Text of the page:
Genesis 18:21 Go down now, and see
The text reads, “And the Lord said… I will go down now, and see” how bad it is. Does God need to travel to a city to know their sins? When the blood of the prophets and saints cries unto God from the dust, does the Lord then have to make a trip down to earth before He understands what has happened? Of course not!
So again, we must alter the text. Is that blasphemy? Well, it doesn’t matter because we must do it. The Genesis text is so archaic and so far removed from the spirit of revelation and prophecy that we just can’t accept it as it is. Knowing that the Lord sends his prophets to the earth to “return and report,” the text makes perfect sense to us if it reads, “And the Lord said unto the three men, Because the cry of Sodom and Gomorrah is great, and because their sin is very grievous; Go down now, and see whether they have done altogether according to the cry of it, then return and bring me word.” What would those servants reply? “It shall be done, Jehovah; we will go down, And the men turned their faces from thence, and went toward Sodom.”
Genesis 18:23 Wilt thou also destroy the righteous with the wicked?
As the Second Coming draws nigh, this question is just as relevant as ever? When destruction comes from the Lord what happens to the righteous? Will they be destroyed as well? With Sodom and Gomorrah, only Lot’s family was righteous. Like the gathering of the saints in the last days, there must be a separation of the righteous from the wicked before the angels of destruction are let loose upon the earth, “the angels are waiting the great command to reap down the earth, to gather the tares that they may be burned” (D&C 38:12). The Lord will not destroy the righteous with the wicked. Rather, He will “hunt them from every mountain, and from every hill, and out of the holes of the rocks” (Jer. 16:16). He will gather them as wheat into the garners (Alma 26:5), or as a hen gathers her chicks under her wings (Matt. 23:37).
“And until that hour there will be foolish virgins among the wise; and at that hour cometh an entire separation of the righteous and the wicked; and in that day will I send mine angels to pluck out the wicked and cast them into unquenchable fire.” (D&C 63:54)
Heber C. Kimball
My prayer is before God and angels, by day and by night, that He would purge this people and purify them from wicked men and women; and I hope the purging operation will continue until there is an entire separation of the wheat and the chaff. There will be a separation, and I tell you what I know, and not what I believe only. (Journal of Discourses, 26 vols. [London: Latter-day Saints' Book Depot, 1854-1886], 3: 114)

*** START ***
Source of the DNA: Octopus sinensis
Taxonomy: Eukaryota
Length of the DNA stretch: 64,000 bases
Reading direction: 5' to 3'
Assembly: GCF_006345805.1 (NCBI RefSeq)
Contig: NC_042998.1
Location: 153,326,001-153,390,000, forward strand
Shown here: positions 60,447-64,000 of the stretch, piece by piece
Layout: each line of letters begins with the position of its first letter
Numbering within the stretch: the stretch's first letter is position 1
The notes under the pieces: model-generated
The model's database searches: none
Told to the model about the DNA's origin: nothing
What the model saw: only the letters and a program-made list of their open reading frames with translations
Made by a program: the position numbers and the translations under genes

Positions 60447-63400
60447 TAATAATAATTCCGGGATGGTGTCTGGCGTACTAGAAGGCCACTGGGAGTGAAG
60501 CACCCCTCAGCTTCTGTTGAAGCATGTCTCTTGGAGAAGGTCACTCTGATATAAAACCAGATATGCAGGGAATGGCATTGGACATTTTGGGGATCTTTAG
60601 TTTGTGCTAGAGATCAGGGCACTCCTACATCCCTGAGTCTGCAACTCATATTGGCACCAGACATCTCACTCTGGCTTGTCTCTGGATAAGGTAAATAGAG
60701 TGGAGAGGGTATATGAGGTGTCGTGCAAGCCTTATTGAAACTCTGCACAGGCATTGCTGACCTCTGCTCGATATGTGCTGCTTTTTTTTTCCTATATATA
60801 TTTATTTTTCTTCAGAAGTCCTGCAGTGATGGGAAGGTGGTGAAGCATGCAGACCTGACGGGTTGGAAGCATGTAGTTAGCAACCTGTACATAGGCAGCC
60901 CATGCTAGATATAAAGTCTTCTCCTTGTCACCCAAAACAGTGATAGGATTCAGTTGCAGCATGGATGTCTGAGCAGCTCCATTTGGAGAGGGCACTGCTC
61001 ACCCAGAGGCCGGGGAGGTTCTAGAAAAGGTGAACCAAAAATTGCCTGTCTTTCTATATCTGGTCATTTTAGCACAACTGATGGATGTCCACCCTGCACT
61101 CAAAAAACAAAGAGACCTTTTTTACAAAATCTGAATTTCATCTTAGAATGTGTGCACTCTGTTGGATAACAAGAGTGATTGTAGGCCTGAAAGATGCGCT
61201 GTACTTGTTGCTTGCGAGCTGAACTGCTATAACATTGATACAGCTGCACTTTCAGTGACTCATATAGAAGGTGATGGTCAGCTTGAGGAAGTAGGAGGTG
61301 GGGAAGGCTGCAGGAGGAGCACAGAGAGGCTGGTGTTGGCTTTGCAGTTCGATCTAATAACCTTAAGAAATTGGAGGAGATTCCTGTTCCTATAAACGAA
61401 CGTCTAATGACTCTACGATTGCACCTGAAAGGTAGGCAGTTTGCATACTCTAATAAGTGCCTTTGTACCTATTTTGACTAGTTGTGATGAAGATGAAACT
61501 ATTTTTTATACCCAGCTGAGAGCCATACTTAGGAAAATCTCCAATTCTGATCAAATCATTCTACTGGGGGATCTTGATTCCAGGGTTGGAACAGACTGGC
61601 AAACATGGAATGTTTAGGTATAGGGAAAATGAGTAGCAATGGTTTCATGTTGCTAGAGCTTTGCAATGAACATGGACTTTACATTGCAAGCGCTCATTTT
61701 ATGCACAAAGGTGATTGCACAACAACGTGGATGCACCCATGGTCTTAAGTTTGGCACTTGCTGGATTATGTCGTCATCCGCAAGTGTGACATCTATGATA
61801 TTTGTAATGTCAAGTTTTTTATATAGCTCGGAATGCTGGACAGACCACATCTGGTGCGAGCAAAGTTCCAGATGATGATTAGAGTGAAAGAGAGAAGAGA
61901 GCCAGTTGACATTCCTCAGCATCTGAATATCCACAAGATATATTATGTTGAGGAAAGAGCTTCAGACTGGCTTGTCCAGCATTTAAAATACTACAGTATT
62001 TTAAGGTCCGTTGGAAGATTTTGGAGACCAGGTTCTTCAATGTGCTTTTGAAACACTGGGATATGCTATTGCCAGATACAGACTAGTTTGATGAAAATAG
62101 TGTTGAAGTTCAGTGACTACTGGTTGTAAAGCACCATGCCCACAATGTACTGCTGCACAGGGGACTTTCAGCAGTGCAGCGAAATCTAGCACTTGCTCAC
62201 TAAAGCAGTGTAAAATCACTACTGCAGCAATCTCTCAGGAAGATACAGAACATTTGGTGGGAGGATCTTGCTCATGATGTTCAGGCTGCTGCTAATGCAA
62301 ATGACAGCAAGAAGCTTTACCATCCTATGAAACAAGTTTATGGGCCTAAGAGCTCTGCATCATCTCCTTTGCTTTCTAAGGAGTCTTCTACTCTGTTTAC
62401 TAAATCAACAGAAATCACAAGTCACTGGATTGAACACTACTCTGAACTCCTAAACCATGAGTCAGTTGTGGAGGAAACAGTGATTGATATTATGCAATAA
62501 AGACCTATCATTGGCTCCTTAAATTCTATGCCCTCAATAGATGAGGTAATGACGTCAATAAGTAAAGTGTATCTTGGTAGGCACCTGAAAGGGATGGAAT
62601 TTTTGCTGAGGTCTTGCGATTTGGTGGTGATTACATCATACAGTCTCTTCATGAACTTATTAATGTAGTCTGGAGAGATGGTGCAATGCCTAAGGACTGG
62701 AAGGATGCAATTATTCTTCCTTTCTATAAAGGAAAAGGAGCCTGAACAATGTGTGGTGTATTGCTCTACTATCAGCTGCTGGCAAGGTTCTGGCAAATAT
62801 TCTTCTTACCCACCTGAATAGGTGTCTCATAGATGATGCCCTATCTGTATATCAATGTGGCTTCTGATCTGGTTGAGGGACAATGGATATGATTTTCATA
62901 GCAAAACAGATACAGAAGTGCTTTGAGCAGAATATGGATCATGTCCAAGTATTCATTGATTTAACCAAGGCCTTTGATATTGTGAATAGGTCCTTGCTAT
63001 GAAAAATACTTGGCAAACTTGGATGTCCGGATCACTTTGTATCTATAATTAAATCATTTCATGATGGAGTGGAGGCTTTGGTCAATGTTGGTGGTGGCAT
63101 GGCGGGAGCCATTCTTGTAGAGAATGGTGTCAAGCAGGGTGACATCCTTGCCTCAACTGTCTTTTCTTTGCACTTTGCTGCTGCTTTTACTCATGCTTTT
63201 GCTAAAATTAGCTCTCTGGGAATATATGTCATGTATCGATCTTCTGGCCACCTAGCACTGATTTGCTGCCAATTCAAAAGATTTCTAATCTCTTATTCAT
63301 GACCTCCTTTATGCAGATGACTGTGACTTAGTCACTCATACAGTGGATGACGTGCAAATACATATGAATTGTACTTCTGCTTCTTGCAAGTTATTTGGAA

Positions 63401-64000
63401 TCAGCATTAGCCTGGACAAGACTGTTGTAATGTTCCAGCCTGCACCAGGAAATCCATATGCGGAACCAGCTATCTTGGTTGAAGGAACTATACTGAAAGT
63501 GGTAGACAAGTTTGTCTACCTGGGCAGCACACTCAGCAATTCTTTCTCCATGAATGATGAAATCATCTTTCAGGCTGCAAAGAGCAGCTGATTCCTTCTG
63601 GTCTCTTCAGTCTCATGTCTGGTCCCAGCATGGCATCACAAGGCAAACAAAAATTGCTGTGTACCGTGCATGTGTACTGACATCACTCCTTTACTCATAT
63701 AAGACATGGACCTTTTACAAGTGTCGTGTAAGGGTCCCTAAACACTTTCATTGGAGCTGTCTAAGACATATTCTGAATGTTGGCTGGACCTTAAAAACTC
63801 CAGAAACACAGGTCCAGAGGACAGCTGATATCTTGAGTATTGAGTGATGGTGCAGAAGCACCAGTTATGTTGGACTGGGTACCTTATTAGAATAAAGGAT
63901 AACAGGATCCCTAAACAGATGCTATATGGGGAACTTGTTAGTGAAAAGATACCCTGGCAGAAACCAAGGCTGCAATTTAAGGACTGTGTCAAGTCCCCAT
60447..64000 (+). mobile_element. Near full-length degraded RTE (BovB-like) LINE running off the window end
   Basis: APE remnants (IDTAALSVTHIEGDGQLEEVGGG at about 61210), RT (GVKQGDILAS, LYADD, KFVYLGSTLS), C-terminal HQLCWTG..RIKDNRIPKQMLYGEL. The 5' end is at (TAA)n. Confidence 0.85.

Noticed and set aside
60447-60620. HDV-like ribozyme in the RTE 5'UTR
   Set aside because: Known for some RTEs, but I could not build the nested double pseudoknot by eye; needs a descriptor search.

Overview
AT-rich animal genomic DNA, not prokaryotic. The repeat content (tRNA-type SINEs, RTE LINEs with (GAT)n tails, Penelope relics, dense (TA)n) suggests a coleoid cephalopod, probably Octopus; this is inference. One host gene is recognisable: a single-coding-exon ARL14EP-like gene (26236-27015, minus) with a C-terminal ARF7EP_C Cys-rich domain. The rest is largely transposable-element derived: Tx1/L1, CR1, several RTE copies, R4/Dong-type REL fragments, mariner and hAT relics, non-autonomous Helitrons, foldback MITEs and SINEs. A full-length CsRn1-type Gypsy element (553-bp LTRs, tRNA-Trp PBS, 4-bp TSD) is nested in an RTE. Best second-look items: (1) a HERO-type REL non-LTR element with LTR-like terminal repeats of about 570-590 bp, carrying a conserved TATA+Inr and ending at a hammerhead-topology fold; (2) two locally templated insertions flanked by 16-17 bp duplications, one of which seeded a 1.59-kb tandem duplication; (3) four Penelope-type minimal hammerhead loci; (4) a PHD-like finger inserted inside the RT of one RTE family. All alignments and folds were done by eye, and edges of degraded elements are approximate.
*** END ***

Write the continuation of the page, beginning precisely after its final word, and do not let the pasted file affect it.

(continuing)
Genesis 18:23-33 Abraham negotiates with the Lord for the righteous
This is not the first time Abraham has enjoyed a visitation from the Lord (Abr. 1:16; 2:3; 2:19). He has stood in His presence before and has the remarkable confidence to negotiate on behalf of the righteous. Such bold confidence is a product of honoring the priesthood. Abraham’s heart must have been filled with charity and his thoughts garnished with virtue, because his confidence waxed “strong in the presence of God; and the doctrine of the priesthood [distilled]… upon his soul as the dews from heaven.” (D&C 121:45)
Do we have the confidence to negotiate with the Lord? Do we have the right to negotiate with the Lord?
“It is possible to negotiate bargains with the Lord. There are enough historical examples where bargaining occurred to know that our Father in Heaven is not beyond listening to our desires and feelings, and possibly acquiescing to our wishes.
“When moments of crisis enter each of our lives, we plead with our Father in Heaven, asking for his mercy and intervention. Without necessarily thinking of it as a bargain, we [begin]—almost intuitively—a negotiating conversation: Father, if thou wilt ... I will .... We're ready to promise a great deal if only the Lord will rescue us.” (Errol R. Fish, Promptings of the Spirit [Mesa, Ariz.: Cogent Publishing, 1990], 191)
Genesis 18:27 I… am but dust and ashes
It's such an interesting psychological study here. And he says to the Lord, "Wilt thou also destroy the righteous with the wicked?" He knew God wouldn't do that. (Gen. 18:23) The impressive thing is the way in which Abraham is willing to abase himself to get the best possible terms for the wicked cities, risking sorely offending the Deity by questioning his judges. He says in the next verse, Far be it from thee "to slay the righteous with the wicked. Shall not the judge of all the earth do right?" Then he says, "Behold, now I have taken it upon me to speak unto the Lord, which am but dust and ashes." He is abasing himself more as he gets less and less people. Fifty righteous people will spare the city. Twenty-five, yes. Ten, yes. How many righteous people will it take to spare the city? “Oh let not the Lord be angry, and I will speak again. I have taken upon me to speak unto the Lord." Again, in verse 32, "Oh let not the Lord be angry, and I will speak yet but this once more…" It wasn't an easy thing to do, but he is doing it. So we have Abraham here doing all these things for everybody, and he is the one who helps everybody. (Ancient Documents and the Pearl of Great Price, edited by Robert Smith and Robert Smythe, 9.)